Modelling component evaporation and composition change of traffic-induced ultrafine particles during travel from street canyon to urban background

Irina Nikolova*, A. Rob Mackenzie, Xiaoming Cai, Mohammed S. Alam, Roy M. Harrison

*Corresponding author for this work

Research output: Contribution to journalArticlepeer-review

1 Citation (Scopus)
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We developed a model (CiTTy-Street-UFP) of traffic-related particle behaviour in a street canyon and in the nearby downwind urban background that accounts for aerosol dynamics and the variable vapour pressure of component organics. The model simulates the evolution and fate of traffic generated multicomponent ultrafine particles (UFP) composed of a non-volatile core and 17 Semi-Volatile Organic Compounds (SVOC, modelled as n-alkane proxies). A twostage modelling approach is adopted: (1) a steady state simulation inside the street canyon is achieved, in which there
exists a balance between traffic emissions, condensation/evaporation, deposition, coagulation and exchange with the air above roof-level; and (2) a continuing simulation of the above-roof air parcel advected to the nearby urban park during which evaporation is dominant. We evaluate the component evaporation and associated composition changes of multicomponent organic particles in realistic atmospheric conditions and compare our results with observations from London (UK) in a street canyon and an urban park. With plausible input conditions and parameter settings, the model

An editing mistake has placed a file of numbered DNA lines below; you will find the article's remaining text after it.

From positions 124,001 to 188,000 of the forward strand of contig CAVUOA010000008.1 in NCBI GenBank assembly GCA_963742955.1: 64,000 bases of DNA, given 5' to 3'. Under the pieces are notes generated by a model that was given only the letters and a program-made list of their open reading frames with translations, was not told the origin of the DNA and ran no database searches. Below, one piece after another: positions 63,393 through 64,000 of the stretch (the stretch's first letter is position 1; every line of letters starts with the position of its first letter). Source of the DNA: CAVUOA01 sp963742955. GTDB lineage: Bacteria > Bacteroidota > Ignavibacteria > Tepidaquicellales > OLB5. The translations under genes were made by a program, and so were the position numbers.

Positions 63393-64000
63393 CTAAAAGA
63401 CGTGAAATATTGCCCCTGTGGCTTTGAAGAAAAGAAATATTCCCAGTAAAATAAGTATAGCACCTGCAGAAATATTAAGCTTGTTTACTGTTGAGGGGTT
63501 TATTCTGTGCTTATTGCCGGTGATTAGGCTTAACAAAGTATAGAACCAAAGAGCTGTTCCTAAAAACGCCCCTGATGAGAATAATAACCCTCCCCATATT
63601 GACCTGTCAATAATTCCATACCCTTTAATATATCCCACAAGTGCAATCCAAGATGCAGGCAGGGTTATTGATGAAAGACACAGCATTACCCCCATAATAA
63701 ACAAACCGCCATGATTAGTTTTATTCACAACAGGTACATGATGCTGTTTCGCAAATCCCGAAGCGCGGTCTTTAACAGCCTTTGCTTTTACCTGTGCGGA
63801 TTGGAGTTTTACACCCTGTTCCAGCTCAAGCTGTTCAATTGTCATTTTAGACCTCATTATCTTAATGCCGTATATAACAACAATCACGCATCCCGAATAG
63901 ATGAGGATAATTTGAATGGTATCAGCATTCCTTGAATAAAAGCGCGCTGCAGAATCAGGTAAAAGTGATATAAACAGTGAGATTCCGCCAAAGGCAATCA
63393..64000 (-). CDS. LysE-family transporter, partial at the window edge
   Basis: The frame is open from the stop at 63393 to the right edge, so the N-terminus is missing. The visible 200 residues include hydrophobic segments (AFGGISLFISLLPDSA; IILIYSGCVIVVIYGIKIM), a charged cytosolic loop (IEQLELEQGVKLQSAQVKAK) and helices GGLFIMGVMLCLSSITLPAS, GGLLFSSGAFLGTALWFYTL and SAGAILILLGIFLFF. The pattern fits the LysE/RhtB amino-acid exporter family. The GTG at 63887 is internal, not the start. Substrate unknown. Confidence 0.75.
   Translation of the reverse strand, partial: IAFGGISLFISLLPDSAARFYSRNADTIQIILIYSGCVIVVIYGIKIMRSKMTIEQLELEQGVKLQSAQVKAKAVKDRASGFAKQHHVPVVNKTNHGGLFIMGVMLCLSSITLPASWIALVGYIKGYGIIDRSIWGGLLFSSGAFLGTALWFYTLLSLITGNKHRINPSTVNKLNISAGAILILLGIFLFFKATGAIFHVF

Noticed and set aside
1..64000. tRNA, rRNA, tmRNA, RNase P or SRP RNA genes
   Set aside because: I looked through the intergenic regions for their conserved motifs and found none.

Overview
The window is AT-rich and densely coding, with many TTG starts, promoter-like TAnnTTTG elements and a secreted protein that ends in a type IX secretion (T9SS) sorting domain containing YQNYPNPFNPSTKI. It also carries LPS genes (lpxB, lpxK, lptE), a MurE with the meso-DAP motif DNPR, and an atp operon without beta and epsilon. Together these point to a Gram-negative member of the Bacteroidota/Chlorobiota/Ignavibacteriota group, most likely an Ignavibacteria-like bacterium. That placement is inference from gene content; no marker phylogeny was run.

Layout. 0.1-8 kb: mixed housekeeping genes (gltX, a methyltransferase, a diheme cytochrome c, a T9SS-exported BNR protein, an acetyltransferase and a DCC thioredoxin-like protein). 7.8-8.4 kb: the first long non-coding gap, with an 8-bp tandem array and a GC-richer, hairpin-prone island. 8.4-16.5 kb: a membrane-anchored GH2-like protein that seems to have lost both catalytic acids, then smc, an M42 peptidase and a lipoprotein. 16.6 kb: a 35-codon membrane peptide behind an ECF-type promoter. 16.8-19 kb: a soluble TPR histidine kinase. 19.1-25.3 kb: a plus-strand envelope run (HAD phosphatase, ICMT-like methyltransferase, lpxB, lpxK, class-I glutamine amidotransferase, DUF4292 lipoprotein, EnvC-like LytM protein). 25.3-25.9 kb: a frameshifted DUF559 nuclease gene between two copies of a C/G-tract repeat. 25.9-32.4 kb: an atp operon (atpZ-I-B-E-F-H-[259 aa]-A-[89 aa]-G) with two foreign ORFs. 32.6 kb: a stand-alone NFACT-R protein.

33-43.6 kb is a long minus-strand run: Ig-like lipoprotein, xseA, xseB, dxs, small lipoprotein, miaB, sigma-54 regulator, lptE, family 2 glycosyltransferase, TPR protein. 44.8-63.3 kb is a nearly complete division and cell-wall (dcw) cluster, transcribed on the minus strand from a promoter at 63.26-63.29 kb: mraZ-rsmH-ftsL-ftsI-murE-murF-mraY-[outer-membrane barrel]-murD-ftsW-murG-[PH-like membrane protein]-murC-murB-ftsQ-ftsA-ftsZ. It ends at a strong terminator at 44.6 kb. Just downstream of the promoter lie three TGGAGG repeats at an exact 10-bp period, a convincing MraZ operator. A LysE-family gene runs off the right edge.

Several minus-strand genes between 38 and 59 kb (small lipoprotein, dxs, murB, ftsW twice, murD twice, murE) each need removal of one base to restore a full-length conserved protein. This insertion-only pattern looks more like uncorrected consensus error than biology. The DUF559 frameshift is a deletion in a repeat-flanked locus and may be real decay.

can reproduce, with reasonable fidelity, size distributions in central London in 2007. The modelled nucleation-mode peak diameter, which is 23 nm in the steady-state street canyon, decreases to 9 nm in a travel time of just 120 s. All modelled SVOC in the sub-10 nm particle size range have evaporated leaving behind only non-volatile material, whereas modelled particle composition in the Aitken mode contains SVOC between C26H54 and C32H66. No data on particle composition are available in the study used for validation, or elsewhere. Measurements addressing in detail the
size resolved composition of the traffic emitted UFP in the atmosphere are a high priority for future research. Such data would improve the representation of these particles in dispersion models and provide the data essential for model validation. Enhanced knowledge of the chemical composition of nucleation-mode particles from diesel engine exhaust is needed to predict both their atmospheric behaviour and their implications for human health.
Original languageEnglish
Pages (from-to)529-546
Number of pages18
JournalFaraday Discussions
Early online date14 Dec 2015
Publication statusPublished - 4 Jan 2016

ASJC Scopus subject areas

  • Physical and Theoretical Chemistry


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